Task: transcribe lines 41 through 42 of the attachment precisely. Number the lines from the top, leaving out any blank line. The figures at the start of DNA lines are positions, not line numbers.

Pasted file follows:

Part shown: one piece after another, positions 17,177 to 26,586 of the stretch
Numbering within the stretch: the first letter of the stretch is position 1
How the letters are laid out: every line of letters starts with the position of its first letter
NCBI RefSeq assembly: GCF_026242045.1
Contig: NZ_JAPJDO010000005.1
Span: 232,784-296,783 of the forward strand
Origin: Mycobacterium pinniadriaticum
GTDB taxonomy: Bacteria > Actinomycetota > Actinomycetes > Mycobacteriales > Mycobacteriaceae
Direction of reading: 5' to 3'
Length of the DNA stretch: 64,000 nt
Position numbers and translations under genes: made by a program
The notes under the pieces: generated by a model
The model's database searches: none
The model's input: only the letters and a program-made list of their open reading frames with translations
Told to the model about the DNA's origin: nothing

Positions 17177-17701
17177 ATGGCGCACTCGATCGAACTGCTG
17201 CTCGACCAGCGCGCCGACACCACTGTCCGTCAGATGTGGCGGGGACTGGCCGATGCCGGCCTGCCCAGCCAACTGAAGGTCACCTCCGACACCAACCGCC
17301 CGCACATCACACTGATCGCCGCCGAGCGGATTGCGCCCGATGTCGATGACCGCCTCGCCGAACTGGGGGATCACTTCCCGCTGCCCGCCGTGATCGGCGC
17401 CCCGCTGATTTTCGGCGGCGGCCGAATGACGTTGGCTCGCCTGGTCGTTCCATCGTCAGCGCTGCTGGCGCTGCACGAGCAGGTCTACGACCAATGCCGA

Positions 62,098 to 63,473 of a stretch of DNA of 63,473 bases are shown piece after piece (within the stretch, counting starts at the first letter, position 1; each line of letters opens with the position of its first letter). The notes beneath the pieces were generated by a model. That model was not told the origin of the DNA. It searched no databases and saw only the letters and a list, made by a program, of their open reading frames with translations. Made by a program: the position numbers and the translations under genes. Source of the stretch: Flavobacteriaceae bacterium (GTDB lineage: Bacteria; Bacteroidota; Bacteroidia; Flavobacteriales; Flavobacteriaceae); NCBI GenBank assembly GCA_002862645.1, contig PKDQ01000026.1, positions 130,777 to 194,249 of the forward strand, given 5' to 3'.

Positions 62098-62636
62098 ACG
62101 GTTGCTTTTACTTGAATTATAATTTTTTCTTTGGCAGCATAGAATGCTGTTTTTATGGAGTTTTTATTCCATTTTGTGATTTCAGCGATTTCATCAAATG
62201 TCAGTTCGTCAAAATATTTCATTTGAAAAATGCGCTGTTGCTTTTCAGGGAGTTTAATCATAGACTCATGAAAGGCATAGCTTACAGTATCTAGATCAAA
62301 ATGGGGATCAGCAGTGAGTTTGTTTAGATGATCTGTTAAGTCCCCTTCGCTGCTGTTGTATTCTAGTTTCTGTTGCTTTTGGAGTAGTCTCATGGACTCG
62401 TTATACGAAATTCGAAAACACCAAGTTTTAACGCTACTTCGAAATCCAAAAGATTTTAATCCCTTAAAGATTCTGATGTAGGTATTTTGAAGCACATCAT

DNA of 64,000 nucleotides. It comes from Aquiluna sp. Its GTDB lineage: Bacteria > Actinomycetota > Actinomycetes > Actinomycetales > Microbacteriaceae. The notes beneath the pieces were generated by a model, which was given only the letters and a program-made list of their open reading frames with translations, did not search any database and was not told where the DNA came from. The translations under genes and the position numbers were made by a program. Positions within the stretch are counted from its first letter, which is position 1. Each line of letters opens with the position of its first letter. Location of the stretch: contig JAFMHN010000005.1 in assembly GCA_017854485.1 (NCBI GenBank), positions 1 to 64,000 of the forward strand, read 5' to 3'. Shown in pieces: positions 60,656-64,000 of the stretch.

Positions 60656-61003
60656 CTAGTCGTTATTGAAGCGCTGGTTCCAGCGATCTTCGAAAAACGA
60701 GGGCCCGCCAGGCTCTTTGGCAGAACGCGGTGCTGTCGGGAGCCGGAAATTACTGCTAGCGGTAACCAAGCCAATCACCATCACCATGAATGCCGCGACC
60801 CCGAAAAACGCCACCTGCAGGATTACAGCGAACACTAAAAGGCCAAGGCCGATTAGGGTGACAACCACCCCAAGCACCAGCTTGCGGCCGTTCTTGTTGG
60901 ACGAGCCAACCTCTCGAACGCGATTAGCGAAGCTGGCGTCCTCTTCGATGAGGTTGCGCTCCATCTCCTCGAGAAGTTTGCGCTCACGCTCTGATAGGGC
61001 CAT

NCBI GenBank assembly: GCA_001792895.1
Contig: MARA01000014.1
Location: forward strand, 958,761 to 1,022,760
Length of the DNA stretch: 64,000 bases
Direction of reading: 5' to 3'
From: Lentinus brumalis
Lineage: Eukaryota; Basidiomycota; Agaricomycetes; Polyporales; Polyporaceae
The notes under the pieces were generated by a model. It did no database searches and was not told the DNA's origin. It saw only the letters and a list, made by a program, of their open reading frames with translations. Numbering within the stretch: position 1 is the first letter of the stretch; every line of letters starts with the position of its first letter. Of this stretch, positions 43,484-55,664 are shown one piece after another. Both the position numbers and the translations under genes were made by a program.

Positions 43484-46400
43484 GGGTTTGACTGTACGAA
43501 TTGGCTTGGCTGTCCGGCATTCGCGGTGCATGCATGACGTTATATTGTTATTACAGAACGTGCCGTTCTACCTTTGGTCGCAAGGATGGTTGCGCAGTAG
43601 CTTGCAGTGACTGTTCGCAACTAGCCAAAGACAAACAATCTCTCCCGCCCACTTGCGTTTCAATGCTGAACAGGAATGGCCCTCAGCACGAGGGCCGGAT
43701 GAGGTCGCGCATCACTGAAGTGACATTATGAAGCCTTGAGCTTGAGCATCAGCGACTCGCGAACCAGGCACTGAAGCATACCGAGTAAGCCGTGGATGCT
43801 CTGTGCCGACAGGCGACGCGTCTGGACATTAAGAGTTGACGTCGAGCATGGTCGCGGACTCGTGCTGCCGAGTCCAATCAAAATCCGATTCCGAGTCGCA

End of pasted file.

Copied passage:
Lineage: Eukaryota; Basidiomycota; Agaricomycetes; Polyporales; Polyporaceae
The notes under the pieces were generated by a model. It did no database searches and was not told the DNA's origin. It saw only the letters and a list, made by a program, of their open reading frames with translations. Numbering within the stretch: position 1 is the first letter of the stretch; every line of letters starts with the position of its first letter. Of this stretch, positions 43,484-55,664 are shown one piece after another. Both the position numbers and the translations under genes were made by a program.